So Whats the Light Assault Helicopter Then

#1
The NAO MAjor Projects Report 2011 had this information on Wildcat

Based on the current assumptions within the Rotary Wing Strategy the quantity of Wildcat aircraft to be procured comprises 34 Battlefield Reconnaissance Helicopters with a further 8 Light Assault Helicopter role variants of the Battlefield Reconnaissance Helicopter, together with 28 Surface Combatant Maritime Rotorcraft. The Light Assault Helicopter role requirement will be subject to appropriate requirement approvals. Planning Round 2011 Options introduce funding for the Light Assault Helicopter role equipment as well as descoping the Battlefield Reconnaissance Helicopter requirement by 4 aircraft, resulting in a total fleet of 66 aircraft. A further Planning Round 2011 Option was run to revise the profile of the resources available for the Wildcat project between financial year 2014/2015 and financial year 2015/2016.​

Ministry of Defence: The Major Projects Report 2011 - National Audit Office


Is it a normal Battlefield Reconnaissance Helicopter variant with a few clever bits removed and a stores rail for LMM and Hellfire (maybe) or is it something more. or less, exotic like a basic airframe with a GPMG!

Anyone know


ps
The report also pegs the production (not programme) cost of a Wildcat at £13m each
 

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#3
Nope, this requirement is a bit more exotic than that.

The 'Little Bird' UOR didn't make it through the Treasury so its been reinvented as some role equipment for Future Lynx. Or so my mate tells me.
 

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#5
I very much doubt that it will be cheap, especially at this stage of the project.

Options introduce funding for the Light Assault Helicopter role equipment as well as descoping the Battlefield Reconnaissance Helicopter requirement by 4 aircraft, resulting in a total fleet of 66 aircraft
Lets disect this remark:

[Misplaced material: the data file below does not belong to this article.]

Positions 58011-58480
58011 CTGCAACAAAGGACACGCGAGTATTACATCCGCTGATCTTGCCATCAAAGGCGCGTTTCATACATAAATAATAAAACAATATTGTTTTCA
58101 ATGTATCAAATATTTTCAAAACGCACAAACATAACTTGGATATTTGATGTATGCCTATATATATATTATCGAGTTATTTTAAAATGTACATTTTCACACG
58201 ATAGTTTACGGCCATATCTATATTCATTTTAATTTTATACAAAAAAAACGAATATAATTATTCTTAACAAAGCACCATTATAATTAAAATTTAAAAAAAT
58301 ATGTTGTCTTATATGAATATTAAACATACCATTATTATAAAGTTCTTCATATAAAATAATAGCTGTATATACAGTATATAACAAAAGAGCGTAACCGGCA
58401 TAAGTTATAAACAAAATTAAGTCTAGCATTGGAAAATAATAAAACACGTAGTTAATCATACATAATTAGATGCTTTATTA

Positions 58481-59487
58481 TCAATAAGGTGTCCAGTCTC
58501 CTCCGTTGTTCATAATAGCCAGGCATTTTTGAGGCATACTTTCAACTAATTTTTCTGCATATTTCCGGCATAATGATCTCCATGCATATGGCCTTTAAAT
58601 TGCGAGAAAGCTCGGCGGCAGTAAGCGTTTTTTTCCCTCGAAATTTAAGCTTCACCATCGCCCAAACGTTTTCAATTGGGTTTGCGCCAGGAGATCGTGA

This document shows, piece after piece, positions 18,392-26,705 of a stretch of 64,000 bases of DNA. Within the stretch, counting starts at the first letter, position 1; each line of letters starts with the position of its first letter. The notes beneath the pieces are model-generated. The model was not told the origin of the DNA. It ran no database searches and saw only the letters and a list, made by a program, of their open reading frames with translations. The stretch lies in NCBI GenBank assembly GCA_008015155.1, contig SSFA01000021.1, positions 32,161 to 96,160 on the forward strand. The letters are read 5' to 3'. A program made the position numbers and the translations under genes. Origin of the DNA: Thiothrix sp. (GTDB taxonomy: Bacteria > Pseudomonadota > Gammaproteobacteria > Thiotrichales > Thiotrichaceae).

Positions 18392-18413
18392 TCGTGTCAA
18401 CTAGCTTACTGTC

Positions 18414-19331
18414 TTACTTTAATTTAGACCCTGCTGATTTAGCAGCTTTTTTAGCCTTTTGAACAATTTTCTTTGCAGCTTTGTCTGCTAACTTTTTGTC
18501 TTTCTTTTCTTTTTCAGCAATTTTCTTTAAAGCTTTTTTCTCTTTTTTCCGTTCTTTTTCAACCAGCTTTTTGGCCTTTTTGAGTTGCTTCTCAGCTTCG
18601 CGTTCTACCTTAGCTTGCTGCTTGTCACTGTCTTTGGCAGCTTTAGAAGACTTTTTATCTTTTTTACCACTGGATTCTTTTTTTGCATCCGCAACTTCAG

• "Options" implies more than one
  • "introduce funding for the Light Assault Helicopter role equipment" - this must have been an enhancement/transfer
  • "as well as descoping the Battlefield Reconnaissance Helicopter requirement by 4 aircraft" - this was a saving
So they ran enhancements (successful) for the LAH role but failed to defend the full fleet from savings options or decided to pay for the role equipment. Fairly standard stuff for the PR but no indication whatsoever that it had to be cost neutral ... ...... although that doesn't mean it wasn't. If it was a transfer then it is worth noting that 4 BRH didn't buy 8 LAH, it bought 8 sets of role equipment which is a big difference!
 

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#6
What will 657 be using?
The LAH role equipment of course! So my guess is that they'll be getting 8 cabs (6+2, 7+1?).

As for the rest I'd exect them to be managed in the same way that the RAF & AH do, i.e Sqns don't have dedicated aircraft. Instead they are resourced for a number of crews who are trained/kept current using a central pool of aircraft.
 
#9
thanks VG, bet you are right, can the 9a have a stores rail fitted?

The report says it is a variant of BRH though
No, its not a 9A. We have LAH variants of 9A and they are a completely separate entity to the Wildcat programme. There will be an LAH version of Wildcat AH1. Actual config hasn't been finalised yet.

Meridian. No, 9A cannot have 'stores rail' fitted. Despite us retro-fitting the NATO flange back on to Mk9s, its not able to carry stuff other than MX15. Not only that, 9A does not and probably never will have a SHOL (Ship Helicopter Operating Limitations) so that counts it out of the Lit-M role.

This Tribe; yep, big pool of aircraft as opposed to sqn ownership. One of the original aspirations was to pool all SCMR and BRH and it would be 'lucky dip' which aircraft you went training in (because of the fleet commonality). In reality, the SCMRs tend to have the left hand flying controls fitted only as role kit (Observer isnt clever enough to have sticks ;) ) and very doubtful the FAA would be happy for a pongo to take a radar equipped aircraft away just to do circuits at Merryfield. Good job they'll all be painted two tone grey though. At least the AH1's will have ARMY written in small letters on the side so everyone will know the AAC still operate them....on an RNAS.


'Wildcat. Yet again, the AAC will be flying the worlds best small naval aircraft'
 
#10
Whats the likelyhood of these LAH's being destined for the Navy?
As a practical alternative to embarking Apache
The way things are going, we'll be handing Apache to the Navy as well as getting them to man our Wildcat Sqns....

For the navy, quite a lot hangs on the approval of FASGW.
 
#11
What's the point of a Battlefield Reconnaissance Helicopters when we have Apache in the ISTR role is there anything on rotary wing side other than the Sea Kings with AEW capacity
 
#12
What's the point of a Battlefield Reconnaissance Helicopters when we have Apache in the ISTR role